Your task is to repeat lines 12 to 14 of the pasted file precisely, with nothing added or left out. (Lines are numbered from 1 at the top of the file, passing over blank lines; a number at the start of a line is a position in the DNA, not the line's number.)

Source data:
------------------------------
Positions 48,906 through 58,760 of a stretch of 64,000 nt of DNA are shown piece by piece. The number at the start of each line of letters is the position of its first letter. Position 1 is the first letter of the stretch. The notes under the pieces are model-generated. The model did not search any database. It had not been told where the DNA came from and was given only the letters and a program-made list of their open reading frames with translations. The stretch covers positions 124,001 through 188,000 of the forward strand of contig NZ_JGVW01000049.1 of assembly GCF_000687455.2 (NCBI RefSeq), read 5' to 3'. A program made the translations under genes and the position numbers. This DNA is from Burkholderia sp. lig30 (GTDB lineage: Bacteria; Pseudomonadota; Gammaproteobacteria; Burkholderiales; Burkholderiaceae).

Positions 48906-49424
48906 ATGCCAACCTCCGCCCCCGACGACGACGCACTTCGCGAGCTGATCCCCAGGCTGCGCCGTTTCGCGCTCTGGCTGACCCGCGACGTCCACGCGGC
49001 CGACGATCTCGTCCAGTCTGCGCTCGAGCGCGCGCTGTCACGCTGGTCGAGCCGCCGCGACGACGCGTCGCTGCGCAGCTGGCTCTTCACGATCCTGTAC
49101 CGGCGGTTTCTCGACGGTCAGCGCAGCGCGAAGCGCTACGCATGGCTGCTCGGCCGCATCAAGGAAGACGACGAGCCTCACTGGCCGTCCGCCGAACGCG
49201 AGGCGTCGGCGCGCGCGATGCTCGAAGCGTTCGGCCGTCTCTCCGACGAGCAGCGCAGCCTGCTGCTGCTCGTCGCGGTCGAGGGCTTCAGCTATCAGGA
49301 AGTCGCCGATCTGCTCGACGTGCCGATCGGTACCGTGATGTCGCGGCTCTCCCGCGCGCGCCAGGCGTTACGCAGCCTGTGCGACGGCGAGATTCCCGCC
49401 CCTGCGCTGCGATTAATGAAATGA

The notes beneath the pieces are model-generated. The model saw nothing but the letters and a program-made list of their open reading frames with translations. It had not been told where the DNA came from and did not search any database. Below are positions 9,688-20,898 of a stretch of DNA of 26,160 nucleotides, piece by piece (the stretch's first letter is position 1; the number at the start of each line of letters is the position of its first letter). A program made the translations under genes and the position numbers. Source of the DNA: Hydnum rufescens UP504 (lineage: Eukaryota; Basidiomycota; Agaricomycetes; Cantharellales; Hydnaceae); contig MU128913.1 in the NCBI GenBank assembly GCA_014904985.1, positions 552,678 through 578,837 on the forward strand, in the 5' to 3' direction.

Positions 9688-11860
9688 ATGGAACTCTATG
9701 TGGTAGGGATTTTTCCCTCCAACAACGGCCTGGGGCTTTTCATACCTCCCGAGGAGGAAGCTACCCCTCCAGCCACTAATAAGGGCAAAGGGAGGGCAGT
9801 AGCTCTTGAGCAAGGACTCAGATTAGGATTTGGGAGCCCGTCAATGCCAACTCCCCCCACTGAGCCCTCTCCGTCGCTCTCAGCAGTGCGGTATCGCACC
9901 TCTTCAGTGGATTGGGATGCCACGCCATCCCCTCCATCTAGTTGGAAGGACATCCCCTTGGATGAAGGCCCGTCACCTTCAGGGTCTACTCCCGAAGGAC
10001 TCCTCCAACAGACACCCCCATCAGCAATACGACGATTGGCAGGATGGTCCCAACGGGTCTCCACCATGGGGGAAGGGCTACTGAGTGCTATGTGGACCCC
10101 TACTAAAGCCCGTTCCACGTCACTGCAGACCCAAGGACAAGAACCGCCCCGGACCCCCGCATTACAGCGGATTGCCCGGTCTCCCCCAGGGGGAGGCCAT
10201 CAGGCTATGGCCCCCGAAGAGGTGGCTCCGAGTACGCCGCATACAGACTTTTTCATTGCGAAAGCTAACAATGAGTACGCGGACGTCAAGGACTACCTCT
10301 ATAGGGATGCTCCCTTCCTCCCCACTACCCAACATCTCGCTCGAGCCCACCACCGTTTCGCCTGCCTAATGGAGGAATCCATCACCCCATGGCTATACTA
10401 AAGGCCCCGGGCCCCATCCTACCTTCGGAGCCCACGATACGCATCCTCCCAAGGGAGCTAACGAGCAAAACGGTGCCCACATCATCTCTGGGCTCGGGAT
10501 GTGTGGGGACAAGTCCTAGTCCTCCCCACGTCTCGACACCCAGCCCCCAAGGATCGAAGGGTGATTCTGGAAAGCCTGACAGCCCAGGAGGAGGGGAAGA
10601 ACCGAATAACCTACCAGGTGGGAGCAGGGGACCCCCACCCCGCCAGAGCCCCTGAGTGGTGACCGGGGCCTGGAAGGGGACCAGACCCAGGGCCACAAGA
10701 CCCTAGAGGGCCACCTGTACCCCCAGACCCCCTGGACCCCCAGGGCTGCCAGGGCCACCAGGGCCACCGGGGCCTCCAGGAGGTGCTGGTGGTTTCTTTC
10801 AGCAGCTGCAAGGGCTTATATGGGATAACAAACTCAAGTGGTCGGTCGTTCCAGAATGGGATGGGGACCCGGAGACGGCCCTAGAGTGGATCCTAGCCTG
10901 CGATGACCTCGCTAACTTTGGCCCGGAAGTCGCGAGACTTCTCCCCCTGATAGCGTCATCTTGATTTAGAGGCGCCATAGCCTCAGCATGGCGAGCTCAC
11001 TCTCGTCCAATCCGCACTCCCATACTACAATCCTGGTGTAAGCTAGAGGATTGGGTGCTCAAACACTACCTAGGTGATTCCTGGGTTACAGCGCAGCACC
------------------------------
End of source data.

9701 TGGTAGGGATTTTTCCCTCCAACAACGGCCTGGGGCTTTTCATACCTCCCGAGGAGGAAGCTACCCCTCCAGCCACTAATAAGGGCAAAGGGAGGGCAGT
9801 AGCTCTTGAGCAAGGACTCAGATTAGGATTTGGGAGCCCGTCAATGCCAACTCCCCCCACTGAGCCCTCTCCGTCGCTCTCAGCAGTGCGGTATCGCACC
9901 TCTTCAGTGGATTGGGATGCCACGCCATCCCCTCCATCTAGTTGGAAGGACATCCCCTTGGATGAAGGCCCGTCACCTTCAGGGTCTACTCCCGAAGGAC